Official covid-19 death counts are likely to be a “substantial underestimation” of the actual number of deaths from the disease, at least for some Italian regions, concludes a study published by The BMJ today.
The findings, from an Italian city severely affected by the covid-19 pandemic, show that more residents died in March 2020 than in the entire previous year or in any single year since 2012, but that only about half of the deaths occurring during the recent outbreak were reported as confirmed covid-19 deaths.
The researchers say counting deaths from all causes (known as “all cause mortality”) would yield a more complete picture of the pandemic’s effects on population health.
The global spread of covid-19 has severely affected the Lombardy region of northern Italy. But although the reported death rates from covid-19 are high, the real figures could be even higher according to all cause mortality data.
In an effort to accurately determine deaths from covid-19, researchers analysed the change in all cause mortality over time in Nembro, a small city with a relatively stable population of around 11,500 in the province of Bergamo, Lombardy, northern Italy.
Their findings are based on monthly all cause mortality data between January 2012 and 11 April 2020, the number of confirmed deaths from covid-19 to 11 April 2020, and the weekly absolute number of deaths between 1 January and 4 April across recent years by age group and sex.
Monthly all cause mortality between January 2012 and February 2020 fluctuated around 10 per 1000 person years, with a maximum of 21.5 per 1000 person years.
In March 2020, monthly all cause mortality reached a peak of 154.4 per 1000 person years—for comparison, the corresponding rate for the same month in 2019 was only 14.3 per 1000 person years. For the first 11 days in April, this rate decreased to 23 per 1000 person years.
Of the 161 people who died between 23 February and 4 April 2020, none were aged 14 years or younger and 14 (8.7%) were aged between 15 and 64 years.
The observed increase in all cause deaths was largely driven by the increase in deaths among older people (65 years and older), especially men. Among those aged 75 years and older, 47 deaths were observed during the week of 8 March alone, 33 of which were in men.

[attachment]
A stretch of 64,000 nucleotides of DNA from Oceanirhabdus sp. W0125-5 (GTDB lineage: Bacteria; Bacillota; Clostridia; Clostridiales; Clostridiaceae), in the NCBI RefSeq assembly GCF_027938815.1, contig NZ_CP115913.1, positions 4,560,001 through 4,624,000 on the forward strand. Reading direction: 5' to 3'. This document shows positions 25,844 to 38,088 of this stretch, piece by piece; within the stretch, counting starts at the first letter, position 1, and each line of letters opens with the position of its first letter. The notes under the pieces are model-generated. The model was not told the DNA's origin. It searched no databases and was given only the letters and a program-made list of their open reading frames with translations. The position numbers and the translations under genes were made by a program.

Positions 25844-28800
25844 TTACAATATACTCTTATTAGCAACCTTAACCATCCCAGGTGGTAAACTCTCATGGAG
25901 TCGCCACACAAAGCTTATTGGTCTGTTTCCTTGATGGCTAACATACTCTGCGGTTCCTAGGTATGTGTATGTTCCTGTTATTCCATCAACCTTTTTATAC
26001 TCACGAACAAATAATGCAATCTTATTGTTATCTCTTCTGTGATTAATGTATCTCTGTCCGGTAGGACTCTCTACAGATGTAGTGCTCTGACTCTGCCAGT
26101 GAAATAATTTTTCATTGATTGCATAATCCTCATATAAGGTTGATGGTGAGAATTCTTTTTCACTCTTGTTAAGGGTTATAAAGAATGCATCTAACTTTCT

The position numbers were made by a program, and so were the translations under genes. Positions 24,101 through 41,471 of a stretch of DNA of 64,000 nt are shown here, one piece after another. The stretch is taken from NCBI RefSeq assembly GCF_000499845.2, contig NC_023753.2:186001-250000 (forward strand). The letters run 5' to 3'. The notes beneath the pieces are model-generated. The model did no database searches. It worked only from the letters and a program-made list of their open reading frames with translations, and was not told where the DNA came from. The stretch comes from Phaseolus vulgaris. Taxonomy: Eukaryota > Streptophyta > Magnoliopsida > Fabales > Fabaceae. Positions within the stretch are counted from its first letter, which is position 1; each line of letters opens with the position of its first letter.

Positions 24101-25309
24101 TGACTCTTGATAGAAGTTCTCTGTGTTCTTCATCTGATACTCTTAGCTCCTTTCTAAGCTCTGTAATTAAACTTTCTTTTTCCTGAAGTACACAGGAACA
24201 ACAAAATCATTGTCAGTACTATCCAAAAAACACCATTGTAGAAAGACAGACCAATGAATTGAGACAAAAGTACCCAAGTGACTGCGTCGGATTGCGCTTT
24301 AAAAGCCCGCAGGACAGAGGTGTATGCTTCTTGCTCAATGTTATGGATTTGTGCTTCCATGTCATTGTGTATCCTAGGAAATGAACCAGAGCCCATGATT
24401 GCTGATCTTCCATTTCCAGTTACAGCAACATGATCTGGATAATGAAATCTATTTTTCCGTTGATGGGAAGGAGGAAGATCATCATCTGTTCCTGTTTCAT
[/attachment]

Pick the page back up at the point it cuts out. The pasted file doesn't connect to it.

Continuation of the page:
This is a descriptive study, so it cannot establish a causal relationship, and the researchers acknowledge that some of the data might be provisional.
The authors point out that the steep increase in all cause mortality was even more pronounced after further analysis to test the robustness of the results, and their findings back up results from a recent larger report from more than 1000 Italian cities.
As such, they say that across Italian cities, all cause mortality has notably increased because of the covid-19 pandemic, “but this increase is not being completely captured by officially reported statistics on confirmed covid-19 deaths.”
They point to several factors that might have contributed to this discrepancy, such as shortages of tests to confirm cause of death and patients dying of indirect consequences of covid-19, such as the healthcare system crisis.
“These results suggest that the full implications of the covid-19 pandemic can only be completely understood if, in addition to confirmed deaths related to covid-19, consideration is also given to all cause mortality in a given region and time frame,” they conclude.
Use of all cause mortality to quantify the consequences effect of covid-19 in Nembro, Lombardy: descriptive study, The BMJ (2020). DOI: 10.1136/bmj.m1835
British Medical Journal
COVID-19 death counts ‘substantial underestimation’ of actual deaths for some Italian regions (2020, May 14)
retrieved 14 May 2020
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